ing of the fruit on the trees, a great
deal of it is sold oil com mission.
Exports say that a great cataract is
not necessary in the generation of elec
tricity to supply a city with light,
heat and power. A small stream with
the necessary incline will answer the
purpose, as is shown now in New
Hampshire and in Europe. Rut of
course Americans would prefer the
huid fresh from Niagara to that pro
duced by some insignilicant creek.
Tamatava. whore (MM) French troops
have boon landed for an invasion of
Madagascar, is the principal seaport
of the island, with a population of
6,000 or S.t'I)ii. The French know the
neighborhood well, as they occupied
the town in IS'J!) and again in l.ss:!.
The capital is Hot) miles distant in
the interior, and its caiitr.ro would re-!
quire ti large force, the country In--j
ing without roads and sickly for Ku
ropoans. 7
A museum of journals at Aix-la
Chapelle, Germany, founded in l.SStJ
by M. Oscar Forkenbeck, is said to
contain already 51)0,000 journals of
all languages. The founder devoted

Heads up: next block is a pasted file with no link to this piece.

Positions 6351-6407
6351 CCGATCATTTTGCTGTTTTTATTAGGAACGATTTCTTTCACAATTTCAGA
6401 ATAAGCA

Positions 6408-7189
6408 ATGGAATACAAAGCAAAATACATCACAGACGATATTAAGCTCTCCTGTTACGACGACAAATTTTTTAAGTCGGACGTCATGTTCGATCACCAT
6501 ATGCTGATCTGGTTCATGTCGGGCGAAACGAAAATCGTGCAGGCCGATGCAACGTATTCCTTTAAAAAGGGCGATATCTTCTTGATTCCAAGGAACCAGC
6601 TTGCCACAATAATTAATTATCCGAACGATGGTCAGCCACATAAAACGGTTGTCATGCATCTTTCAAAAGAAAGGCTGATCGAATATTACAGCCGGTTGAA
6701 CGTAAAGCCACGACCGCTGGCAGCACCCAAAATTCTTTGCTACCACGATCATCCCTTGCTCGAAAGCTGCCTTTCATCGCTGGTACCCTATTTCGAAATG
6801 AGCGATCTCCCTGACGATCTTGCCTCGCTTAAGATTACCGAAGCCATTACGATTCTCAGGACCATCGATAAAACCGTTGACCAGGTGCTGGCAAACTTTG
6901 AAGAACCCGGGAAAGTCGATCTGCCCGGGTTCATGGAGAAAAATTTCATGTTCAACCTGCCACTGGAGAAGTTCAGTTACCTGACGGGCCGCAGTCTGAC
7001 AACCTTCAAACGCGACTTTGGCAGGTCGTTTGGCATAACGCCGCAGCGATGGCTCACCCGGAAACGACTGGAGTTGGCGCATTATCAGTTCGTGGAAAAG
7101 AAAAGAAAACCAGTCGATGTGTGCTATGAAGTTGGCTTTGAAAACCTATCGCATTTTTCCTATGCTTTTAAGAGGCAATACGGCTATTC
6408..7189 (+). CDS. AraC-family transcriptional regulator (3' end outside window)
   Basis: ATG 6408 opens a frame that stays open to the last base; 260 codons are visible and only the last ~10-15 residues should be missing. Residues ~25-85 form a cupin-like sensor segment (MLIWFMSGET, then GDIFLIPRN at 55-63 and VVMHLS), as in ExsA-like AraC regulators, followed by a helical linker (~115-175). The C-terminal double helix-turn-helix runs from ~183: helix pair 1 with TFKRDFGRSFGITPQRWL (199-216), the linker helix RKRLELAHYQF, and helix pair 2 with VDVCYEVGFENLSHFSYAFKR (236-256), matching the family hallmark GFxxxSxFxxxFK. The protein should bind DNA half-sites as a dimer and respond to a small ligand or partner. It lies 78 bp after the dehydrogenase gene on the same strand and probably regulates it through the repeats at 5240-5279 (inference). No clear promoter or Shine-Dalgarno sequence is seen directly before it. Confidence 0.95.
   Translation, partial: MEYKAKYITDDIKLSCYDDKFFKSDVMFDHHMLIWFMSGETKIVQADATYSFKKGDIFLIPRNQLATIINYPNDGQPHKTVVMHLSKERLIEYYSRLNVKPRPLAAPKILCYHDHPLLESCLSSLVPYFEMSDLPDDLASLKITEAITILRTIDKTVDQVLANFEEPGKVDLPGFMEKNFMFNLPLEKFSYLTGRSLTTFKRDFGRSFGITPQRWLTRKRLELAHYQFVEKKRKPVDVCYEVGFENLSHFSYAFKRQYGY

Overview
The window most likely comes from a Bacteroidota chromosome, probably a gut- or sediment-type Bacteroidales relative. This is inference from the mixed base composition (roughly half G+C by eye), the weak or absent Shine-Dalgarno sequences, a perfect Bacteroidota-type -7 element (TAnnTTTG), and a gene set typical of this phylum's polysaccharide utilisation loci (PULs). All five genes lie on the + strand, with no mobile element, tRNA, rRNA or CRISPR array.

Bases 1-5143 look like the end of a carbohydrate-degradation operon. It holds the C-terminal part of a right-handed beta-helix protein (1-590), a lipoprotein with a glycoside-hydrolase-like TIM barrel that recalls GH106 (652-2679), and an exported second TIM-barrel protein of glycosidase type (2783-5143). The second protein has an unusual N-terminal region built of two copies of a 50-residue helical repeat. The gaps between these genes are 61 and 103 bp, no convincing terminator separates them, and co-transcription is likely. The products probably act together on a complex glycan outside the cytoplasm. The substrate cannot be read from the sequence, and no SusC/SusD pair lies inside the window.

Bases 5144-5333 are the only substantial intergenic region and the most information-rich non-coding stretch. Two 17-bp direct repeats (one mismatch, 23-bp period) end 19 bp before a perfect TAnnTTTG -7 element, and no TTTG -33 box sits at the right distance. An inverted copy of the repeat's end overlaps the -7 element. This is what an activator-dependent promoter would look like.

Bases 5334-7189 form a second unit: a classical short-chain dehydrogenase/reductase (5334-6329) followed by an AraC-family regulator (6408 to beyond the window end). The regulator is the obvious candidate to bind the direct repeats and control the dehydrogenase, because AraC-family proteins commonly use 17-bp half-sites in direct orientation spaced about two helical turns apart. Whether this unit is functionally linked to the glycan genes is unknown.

Ills whole fortune for forty years to
tli« acquisition of rare and curious
specimens, and to subscriptions to
journals in all parts of the globe. He
received and read every day a con
siderable number of papers in thirty
different languages. Having started
the museum with 10,000 full collec
tions, he addressed a circular letter
to the press of the globe asking co
operation in his enterprise, and a
large number of journals responded
favorably, :.y
Plans urn aboul completed for the
Toction of a Swiss national 111011111110111
to the memory of William "Poll in Alt
•orf. Switzerland. will bo finished
next year.
r'aniuTM of Oklalmmit Territory
Iluiiml In (iiniK' of lien W lio ll:ul
IW-en SlrnlliiK tlorKf.4 mul ucti
'I'll roe «r I he 'I'lilcvt's.
Wichita. Kan., .Ian. ti. News was re
ceived here last night from Kingfisher,
I'kla.. of a wholesale hanging of horse
thieves in the Cheyenne ami Arapa
hoe country. The settlers down there
have ever since he opening been the
victims of marauding b:inis of horse
and rattle thieves, and finding the nu
lliorities too slow iu I I" it ii iii ii the of
fenders to justice several commiltees
were organized iu ilit'i'ereiit parts of
the country to tal the law into their
eu 11 hands. 'Pliese vigilantes a few
days ago started on the trail of one
band and followed it to the Panhandle
of Texas, back into the Cheyenne
country, overtaking il near Canton
ment. Here a battle foliowed result
ing in the wounding of (ioorge Caskoll
and Simeon Campbell, two or the
vigilantes. and Ihe capture of three of
tile thieves. The latter were handed
without delay. Their bodies were shot
to pieces and left hanging as a warn
in:.' to their kin.
Attain*! tin. Snjiar SCIMMInte of tlic
Tarill" Hits.
Washington. Jan. (i. The 1 ariIf war